As the economy continues to expand, premium and super-premium distilled spirits consumption is stronger than ever. This premiumization trend occurring in every segment of the beverage alcohol industry has the consumer drinking less, but drinking better. According to the Beverage Information & Insights Group's 2014 Liquor Handbook, this trend resulted in slower sales growth, with the industry posting a gain of just 2.2% by volume to end 2013 at 210 million 9-liter cases.
The Liquor Handbook has established itself as the leading reference for U.S. distilled spirits consumption by offering a complete domestic overview. It also contains critical comparative international statistics. Getting a handle on the each landscape can help you evaluate the conditions for your business, as well as navigate mergers and acquisitions.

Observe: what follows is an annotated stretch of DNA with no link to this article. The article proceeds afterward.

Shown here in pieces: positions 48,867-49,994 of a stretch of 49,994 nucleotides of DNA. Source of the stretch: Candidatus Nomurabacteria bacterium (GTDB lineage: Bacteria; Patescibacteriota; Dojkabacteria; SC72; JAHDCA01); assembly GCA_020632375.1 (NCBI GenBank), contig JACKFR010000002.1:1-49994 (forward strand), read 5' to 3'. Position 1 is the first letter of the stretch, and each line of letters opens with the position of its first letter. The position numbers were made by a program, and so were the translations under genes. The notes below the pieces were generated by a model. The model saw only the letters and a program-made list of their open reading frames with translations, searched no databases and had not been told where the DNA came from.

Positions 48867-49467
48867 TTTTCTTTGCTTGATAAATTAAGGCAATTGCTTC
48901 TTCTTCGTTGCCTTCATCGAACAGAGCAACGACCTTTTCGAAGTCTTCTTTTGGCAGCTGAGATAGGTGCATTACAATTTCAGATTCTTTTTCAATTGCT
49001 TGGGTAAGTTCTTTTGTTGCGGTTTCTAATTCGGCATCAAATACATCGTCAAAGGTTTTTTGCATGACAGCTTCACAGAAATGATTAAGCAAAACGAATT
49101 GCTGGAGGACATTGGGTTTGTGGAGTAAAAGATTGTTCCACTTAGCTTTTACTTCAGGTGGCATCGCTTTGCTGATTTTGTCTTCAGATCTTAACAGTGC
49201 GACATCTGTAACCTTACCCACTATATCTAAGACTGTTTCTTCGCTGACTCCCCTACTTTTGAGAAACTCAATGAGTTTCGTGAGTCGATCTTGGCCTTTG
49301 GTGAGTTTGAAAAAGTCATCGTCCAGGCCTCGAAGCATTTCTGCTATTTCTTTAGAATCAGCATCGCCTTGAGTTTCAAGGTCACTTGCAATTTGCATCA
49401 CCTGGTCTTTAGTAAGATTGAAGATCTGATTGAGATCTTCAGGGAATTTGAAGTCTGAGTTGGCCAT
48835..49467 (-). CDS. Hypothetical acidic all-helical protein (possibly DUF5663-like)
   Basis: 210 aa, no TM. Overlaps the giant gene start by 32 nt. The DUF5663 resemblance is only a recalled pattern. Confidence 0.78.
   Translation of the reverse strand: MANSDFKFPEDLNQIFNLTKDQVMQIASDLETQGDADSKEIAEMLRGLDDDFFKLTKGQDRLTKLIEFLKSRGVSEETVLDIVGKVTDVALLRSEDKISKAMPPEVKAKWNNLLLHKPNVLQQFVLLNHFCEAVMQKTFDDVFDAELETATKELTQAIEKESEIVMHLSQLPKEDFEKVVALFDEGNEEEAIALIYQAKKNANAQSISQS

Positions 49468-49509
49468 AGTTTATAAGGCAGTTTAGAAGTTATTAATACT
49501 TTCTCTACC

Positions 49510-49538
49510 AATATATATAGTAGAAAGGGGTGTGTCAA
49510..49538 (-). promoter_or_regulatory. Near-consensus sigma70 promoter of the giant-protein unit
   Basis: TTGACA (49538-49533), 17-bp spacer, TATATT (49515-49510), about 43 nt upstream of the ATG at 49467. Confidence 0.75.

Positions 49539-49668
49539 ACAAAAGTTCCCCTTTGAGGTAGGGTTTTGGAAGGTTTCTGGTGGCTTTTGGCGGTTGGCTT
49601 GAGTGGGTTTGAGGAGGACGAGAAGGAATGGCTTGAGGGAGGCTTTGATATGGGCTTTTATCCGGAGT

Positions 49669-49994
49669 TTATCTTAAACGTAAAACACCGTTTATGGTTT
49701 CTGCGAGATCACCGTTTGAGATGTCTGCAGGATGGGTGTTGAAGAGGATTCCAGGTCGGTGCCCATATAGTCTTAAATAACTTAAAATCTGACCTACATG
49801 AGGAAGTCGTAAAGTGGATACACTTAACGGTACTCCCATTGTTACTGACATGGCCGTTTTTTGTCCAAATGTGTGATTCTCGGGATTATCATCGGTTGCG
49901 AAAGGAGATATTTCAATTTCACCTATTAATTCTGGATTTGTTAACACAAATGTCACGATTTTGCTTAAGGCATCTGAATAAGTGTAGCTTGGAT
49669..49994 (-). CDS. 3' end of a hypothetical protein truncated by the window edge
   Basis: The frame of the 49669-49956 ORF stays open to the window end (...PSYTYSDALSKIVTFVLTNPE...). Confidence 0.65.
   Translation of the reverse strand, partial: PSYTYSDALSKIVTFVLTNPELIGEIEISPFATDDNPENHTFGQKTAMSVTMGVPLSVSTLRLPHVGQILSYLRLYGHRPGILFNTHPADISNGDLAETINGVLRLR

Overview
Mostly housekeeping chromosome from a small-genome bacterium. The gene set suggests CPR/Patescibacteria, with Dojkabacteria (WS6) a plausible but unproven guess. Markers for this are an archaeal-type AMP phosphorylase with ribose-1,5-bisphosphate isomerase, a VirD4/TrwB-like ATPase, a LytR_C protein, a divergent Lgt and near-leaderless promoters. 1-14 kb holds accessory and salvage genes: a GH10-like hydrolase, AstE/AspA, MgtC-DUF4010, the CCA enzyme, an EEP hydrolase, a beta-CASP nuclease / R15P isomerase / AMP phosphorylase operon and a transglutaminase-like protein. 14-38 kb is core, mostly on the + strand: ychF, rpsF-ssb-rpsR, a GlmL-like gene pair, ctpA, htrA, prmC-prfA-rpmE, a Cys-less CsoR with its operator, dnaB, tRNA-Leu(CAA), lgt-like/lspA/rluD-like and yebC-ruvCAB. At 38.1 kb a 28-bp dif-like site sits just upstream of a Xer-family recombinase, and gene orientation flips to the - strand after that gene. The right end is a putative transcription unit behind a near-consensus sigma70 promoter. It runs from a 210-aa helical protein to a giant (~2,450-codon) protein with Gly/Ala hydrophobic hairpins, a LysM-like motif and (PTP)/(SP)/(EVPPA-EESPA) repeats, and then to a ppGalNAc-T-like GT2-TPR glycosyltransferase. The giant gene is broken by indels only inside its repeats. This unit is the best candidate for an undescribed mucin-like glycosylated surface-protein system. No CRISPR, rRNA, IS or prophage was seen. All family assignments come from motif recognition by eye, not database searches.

The industry experienced diminished growth domestically, although most of the individual distilled spirits categories experienced upticks -- with a few exceptions. Unlike Straight Whiskey, Blended Whiskey has been unable to reinvent itself, resulting in declining sales and marketers focusing on categories with higher potential. Gin also lost volume because high-end offerings, which comprise the majority of the category's growth, were not large enough to make up for the deficit overall. Finally, pressure on Prepared Cocktails to create new products, combined with the slowing of the Skinnygirl brand, resulted in the category losing 9.1%.